LINKING GENE AND FUNCTION BY INTEGRATED APPROACHES: HOW TO IMPROVE THE POOR ANNOTATION STATUS OF SEQUENCED GENOMES
Main speaker : Valérie de Crécy-Lagard, from Professor University of Florida – Department of Microbiology and Cell Science & Genetics Institute Date : 07/09/2017 at 02:00 pm Location : Auditorium Francois Jacob – BIME (26) ,Institut Pasteur, Paris
Linking gene and function by integrated approaches: how to improve the poor annotation status of sequenced genomes
Identifying the function of every gene in all sequenced organisms is the major challenge of the post-genomic era and an obligate step for any systems biology approach. This objective is far from reached. By various estimates, at least 30-50% of the genes of any given organism are of unknown function, incorrectly annotated, or have only a generic annotation such as “ATPase”. Moreover, with ~8000 genomes sequenced and ~80,000 in the pipeline (http://www.genomeson.line.org), the numbers of unknown genes are increasing, and annotation errors are proliferating rapidly. For some gene families, 40% of the annotations are wrong. On the other side of the coin, there are still ~1,900 known enzyme activities for which no corresponding gene has been identified and these numbers are also increasing. This biochemical knowledge is yet to be captured in genome annotations.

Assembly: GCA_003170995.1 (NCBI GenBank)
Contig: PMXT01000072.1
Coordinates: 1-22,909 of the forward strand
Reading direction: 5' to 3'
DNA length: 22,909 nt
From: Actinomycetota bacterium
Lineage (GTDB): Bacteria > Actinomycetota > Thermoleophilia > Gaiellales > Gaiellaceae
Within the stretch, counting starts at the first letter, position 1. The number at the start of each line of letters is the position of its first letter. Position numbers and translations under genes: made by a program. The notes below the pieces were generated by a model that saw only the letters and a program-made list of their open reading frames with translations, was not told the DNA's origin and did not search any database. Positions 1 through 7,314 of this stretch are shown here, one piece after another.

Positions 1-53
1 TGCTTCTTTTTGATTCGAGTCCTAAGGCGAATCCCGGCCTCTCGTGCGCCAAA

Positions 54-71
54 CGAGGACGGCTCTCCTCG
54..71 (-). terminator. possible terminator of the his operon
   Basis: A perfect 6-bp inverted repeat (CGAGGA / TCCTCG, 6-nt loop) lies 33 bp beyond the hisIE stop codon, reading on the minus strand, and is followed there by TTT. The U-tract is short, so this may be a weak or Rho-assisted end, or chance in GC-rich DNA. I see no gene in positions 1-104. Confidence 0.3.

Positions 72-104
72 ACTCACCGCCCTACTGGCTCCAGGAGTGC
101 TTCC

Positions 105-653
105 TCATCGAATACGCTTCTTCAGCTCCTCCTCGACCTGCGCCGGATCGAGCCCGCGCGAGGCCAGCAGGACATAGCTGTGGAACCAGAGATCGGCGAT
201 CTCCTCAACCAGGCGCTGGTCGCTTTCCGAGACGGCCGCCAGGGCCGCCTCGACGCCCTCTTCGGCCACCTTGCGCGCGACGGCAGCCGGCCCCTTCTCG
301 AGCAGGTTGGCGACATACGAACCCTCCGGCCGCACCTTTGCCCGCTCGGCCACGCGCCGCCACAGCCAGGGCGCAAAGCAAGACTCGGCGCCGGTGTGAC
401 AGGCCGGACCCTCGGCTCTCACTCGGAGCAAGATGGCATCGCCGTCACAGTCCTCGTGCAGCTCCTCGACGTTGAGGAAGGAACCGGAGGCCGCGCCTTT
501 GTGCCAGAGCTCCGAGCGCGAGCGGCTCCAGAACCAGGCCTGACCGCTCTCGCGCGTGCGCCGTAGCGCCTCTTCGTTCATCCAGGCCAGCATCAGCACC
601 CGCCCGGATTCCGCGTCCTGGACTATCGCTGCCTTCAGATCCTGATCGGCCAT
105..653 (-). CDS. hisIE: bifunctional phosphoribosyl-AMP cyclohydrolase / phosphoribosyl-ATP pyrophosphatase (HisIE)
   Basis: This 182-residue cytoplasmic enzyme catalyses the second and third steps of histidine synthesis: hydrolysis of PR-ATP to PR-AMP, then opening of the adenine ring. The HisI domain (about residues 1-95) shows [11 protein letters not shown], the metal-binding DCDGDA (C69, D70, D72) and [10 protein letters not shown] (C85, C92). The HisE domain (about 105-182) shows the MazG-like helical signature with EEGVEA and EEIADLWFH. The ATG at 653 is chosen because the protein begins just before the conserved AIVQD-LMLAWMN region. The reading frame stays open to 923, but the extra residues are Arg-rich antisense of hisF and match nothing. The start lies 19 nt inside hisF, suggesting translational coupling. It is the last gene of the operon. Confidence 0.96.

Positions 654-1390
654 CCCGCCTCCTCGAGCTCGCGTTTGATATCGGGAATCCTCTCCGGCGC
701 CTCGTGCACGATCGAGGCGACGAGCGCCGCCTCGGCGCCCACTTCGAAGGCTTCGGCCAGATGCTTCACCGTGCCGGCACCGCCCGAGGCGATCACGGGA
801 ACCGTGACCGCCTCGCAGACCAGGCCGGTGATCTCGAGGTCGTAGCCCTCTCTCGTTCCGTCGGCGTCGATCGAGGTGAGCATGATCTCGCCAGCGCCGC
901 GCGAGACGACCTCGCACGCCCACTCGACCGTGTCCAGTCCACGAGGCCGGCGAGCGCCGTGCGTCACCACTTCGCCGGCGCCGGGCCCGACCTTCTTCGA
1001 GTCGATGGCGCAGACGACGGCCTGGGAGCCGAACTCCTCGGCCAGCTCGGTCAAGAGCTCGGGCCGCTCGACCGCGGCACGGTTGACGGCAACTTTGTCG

Using mainly a comparative genomic approach, we have linked gene and function for around 50 gene families related mainly to the fields of coenzyme metabolism, tRNA modification, protein modification and more recently metabolite repair. This approach integrates several types of data and uses filters, sieves, and associations to make predictions that can then be tested experimentally. An unknown gene’s function may thus be predicted from those of its associates: the ‘guilt by association’ principle. Associations that can be derived from whole genome datasets include: gene clustering, gene fusion events, phylogenetic occurrence profiles or signatures and shared regulatory sites. Post-genomic experimental sources such as protein interaction networks, gene expression profiles and phenomics data can also be used to find associations. In practice it is often ‘guilt by multiple association’ as genes can be associated in several ways, and analyzing more than one of these improves the accuracy of predictions. If these types of comparative genomic approaches were systematically used to annotate genomes, the quality of annotations would greatly improve. Also the experimentalists need to be more involved in the annotation process, as without expert knowledge the curation effort is beyond what annotation resources such as Uniprot or NCBI can do alone.
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